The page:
Given that contemporary scholars empirically support Marx’s predictions regarding overproduction and alienation, the combined force of evidence strongly supports arguments for engaging in an open debate over the future of economic and political organisation in western society. Markets are a tool and means to an end, not simply an end: “they allocate scarce resources efficiently only in the short term… they make a good servant, a bad master and worse religion.” On average, people are working one to two hundred more hours per year than twenty years ago and our obsession with the acquisition of material wealth is having serious consequences for our spiritual and psychological wellbeing. James argues the core political values of modernity (meritocracy, egalitarianism, female emancipation and democracy) have been hijacked by selfish capitalism distinguished by four features. Corporate and business success measured by share price; the privatisation of public utilities; increased de-regulation and tax relief for the rich; and growing consensus among the latter that consumption and market forces can meet all of man’s needs.

Consequently, human worth is defined through possessions, earnings, appearance and celebrity. From a psychological perspective he argues these values are at variance with research into happiness and well being as they impede our fundamental needs. Thus he concludes, selfish capitalism has caused the spread of “Affluenza: a middle class virus causing depression, anxiety, addiction and ennui.” The importance of friends, family and other relationships have come under pressure increasing alienation as the influence of affluenza encourages the individual to view social interactions in terms of opportunity for material gain rather than their ethical, emotional and spiritual value.

Ling and Fromm support James’s conclusions, the former characterises materialistic values, consumption and the pursuit of hedonism as the acids of modernity; whilst the latter questions whether citizens can really be classified as sane in western society. As Ling observes “it seems almost superfluous to mention the follies of an economic ‘system’, where a particularly bountiful crop is an economic disaster, and where, although, there are millions who need what we have in abundance, we restrict productivity ‘to stabilize the market.’” Adherence to current political and economic doctrine has left us morally bankrupt and as Fromm argues, we are in serious danger of becoming mindless robots living totally meaningless lives. Material progress assisting our physical being is significant, we marvel at our technological prowess but this has come at enormous cost to the planet we inhabit. The primacy of science over religion has rendered us spiritual refugees. The Buddhist practice of meditation offers an opportunity to explore the action-reaction of our behaviour and as Ling argues its growing appeal “is due at least as much to the defective quality of contemporary western culture as to the inherent strength of Buddhist thought.” Although Marx rejected religion arguing it to be a smokescreen for subjugation and a cause of alienation, very little was known in the west of Buddhism, apart from a small number of ‘experts’ when Marx was writing. Therefore, his critique of religion is perhaps better described as a critique of nineteenth-century Christian theology; and unlike the religions of western society, there is a comparative lack of ecclesiastical and hierarchical authority in matters of belief for Buddhism.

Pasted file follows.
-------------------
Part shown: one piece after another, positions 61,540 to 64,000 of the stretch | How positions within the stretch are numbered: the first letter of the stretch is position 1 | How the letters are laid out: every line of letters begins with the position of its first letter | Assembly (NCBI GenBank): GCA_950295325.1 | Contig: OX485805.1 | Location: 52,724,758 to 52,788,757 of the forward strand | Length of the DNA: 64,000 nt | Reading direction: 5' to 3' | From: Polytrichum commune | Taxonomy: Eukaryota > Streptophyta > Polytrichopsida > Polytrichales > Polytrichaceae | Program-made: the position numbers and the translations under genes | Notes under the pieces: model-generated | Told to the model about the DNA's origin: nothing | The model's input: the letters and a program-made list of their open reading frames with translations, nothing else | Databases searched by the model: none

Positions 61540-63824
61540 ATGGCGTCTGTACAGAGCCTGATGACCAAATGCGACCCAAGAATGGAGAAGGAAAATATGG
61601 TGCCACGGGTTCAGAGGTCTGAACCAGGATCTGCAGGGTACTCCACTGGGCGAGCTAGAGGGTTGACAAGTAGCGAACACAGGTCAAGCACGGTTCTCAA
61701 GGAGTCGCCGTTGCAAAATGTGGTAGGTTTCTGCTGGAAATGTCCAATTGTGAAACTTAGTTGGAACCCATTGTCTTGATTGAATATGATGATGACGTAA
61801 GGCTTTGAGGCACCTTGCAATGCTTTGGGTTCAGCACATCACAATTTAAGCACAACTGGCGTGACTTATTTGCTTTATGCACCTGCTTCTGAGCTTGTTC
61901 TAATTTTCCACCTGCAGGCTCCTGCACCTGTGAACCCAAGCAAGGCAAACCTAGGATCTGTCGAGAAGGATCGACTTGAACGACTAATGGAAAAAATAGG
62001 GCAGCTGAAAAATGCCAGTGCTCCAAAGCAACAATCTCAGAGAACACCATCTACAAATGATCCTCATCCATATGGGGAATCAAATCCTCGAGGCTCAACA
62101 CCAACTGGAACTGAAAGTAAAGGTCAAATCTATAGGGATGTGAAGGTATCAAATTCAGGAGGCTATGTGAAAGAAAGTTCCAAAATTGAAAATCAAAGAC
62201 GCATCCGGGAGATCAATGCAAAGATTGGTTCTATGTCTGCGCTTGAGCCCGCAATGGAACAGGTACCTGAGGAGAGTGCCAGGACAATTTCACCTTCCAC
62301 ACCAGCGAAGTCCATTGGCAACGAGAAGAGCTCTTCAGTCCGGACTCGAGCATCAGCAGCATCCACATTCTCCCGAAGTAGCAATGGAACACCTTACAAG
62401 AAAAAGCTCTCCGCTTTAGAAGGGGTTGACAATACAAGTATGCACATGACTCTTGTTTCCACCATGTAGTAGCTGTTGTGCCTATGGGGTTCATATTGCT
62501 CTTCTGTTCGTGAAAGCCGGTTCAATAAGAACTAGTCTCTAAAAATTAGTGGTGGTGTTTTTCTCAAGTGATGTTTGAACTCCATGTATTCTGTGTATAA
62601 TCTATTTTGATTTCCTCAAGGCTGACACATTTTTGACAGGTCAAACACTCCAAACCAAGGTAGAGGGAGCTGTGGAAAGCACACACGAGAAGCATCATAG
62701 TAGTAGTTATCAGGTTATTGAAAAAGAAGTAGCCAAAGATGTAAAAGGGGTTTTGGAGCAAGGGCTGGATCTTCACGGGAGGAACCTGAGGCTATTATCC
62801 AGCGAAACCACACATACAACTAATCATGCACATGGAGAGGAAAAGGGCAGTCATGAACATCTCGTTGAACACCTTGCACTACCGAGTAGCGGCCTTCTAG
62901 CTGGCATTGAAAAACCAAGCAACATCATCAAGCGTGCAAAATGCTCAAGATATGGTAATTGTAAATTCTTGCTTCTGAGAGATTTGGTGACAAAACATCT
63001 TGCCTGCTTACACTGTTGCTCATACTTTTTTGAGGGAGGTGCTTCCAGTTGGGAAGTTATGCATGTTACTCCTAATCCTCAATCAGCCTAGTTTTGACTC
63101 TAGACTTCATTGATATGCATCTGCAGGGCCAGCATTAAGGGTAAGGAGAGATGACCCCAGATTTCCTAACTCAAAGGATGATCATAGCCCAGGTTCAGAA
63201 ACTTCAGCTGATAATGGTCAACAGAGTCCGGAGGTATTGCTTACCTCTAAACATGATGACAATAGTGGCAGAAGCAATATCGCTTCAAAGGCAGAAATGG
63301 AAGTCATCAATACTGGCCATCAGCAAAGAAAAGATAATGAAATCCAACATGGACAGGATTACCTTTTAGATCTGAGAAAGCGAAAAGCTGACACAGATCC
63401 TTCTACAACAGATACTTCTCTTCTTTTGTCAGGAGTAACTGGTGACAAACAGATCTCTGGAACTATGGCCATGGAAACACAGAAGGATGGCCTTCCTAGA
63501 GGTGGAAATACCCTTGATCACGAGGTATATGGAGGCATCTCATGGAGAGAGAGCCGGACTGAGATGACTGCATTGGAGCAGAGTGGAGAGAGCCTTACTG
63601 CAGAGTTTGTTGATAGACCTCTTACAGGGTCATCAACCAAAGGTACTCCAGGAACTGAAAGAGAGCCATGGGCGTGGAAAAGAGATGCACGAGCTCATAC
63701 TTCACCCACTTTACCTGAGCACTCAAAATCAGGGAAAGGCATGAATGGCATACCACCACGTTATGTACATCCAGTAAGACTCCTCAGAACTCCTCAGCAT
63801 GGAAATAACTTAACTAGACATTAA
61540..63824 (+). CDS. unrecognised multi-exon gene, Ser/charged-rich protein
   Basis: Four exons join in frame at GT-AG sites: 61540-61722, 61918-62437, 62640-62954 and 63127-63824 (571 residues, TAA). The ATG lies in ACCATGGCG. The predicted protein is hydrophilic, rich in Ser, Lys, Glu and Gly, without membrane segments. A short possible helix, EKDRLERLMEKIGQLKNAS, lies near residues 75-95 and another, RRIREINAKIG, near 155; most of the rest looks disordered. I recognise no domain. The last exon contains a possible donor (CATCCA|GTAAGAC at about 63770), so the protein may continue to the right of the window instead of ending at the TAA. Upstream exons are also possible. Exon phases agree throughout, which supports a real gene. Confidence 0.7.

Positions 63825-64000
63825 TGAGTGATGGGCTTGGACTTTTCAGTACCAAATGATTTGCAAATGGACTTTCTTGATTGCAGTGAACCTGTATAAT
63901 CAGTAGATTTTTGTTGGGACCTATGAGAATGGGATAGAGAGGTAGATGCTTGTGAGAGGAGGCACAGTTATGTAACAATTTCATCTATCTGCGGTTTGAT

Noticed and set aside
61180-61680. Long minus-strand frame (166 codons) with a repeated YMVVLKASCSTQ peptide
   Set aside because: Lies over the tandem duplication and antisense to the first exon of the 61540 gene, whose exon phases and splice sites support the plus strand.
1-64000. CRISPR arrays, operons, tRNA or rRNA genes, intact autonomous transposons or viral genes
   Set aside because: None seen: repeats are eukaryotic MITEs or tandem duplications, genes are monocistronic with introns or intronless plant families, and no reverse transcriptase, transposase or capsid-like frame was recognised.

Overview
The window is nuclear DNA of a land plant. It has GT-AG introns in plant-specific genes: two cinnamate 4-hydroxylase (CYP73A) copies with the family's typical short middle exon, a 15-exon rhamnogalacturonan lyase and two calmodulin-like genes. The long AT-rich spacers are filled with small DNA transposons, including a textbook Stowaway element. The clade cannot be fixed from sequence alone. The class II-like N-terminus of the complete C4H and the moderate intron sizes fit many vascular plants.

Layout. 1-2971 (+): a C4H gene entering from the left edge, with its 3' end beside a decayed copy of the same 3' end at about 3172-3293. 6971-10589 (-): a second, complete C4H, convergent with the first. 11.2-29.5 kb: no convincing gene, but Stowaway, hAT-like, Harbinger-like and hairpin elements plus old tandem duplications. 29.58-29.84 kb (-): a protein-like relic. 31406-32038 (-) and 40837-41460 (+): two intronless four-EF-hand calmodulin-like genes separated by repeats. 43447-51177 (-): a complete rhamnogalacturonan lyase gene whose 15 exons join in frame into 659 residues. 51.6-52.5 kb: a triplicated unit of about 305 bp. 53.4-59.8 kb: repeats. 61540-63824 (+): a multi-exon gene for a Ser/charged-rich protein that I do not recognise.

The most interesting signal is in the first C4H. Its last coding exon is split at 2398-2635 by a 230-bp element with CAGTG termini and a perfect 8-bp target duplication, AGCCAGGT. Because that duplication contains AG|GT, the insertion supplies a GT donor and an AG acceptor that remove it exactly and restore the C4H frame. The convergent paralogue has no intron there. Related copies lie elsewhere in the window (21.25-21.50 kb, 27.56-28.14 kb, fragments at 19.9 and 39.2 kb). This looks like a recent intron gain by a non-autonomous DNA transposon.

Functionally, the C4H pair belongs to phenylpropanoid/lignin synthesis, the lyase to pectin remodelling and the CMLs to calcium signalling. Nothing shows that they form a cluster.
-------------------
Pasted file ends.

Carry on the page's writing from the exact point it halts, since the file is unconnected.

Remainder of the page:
Some may argue that there is little room for idealism and religion in the twenty-first century but as one German banker observes:

“We are entering the century of the environment, whether we want it or not. In this century everyone who considers himself a realist will be forced to justify his behaviour in light of the contribution it made to the environment.”

In my view spiritual understanding, empathy, compassion and ethical behaviour towards others and the environment is as necessary today as it has ever been, otherwise perhaps we are little more than Egyptians in aeroplanes.

Bibliography

Antonio, R. J. Marx and Modernity: Key Readings and Commentary, (Great Britain, Blackwell Publishers Ltd, 2003)

Cahoone, L. From Modernism to Postmodernism: An Anthology, (Oxford, Blackwell Publishers Ltd, 1996)
Featherstone, M. Consumer Culture & Postmodernism, (London, Sage Publications Ltd, 1992)

Fishman, A. Gandal, N. & Shy, O. ‘Planned Obsolescence as an Engine of Technical Progress’, The Journal of Industrial Economics, 41 (1993), pp. 361-370.

Grimes, C. E. & Simmons, C. E. P. ‘A Reassessment of Alienation in Karl Marx’, The Western Political Quarterly, 23 (1970), pp. 266-275.

Haken, P., Lovins, A. B., & Lovins, L. H., Human Capitalism: The Next Industrial Revolution, (London, Earthscan Publications Ltd, 2002)

James, O. Affluenza (London, Vermilion, 2007)

Johnson, C. In conversation with Amy Goodman, Lannan Readings & Conversations, Lensic Performing Arts Center, Wednesday September 29th 2004. http://www.lannan.org/if/rc/event/chalmers-johnson/

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Ling, T. Buddha, Marx, and God, (London, Macmillan & Company Ltd, 1966)

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Meszaros, I. Marx’s Theory of Alienation, (The Merlin Press, London, 1975)

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Written by: James Boot
Written at: Lancaster University
Date written: 2008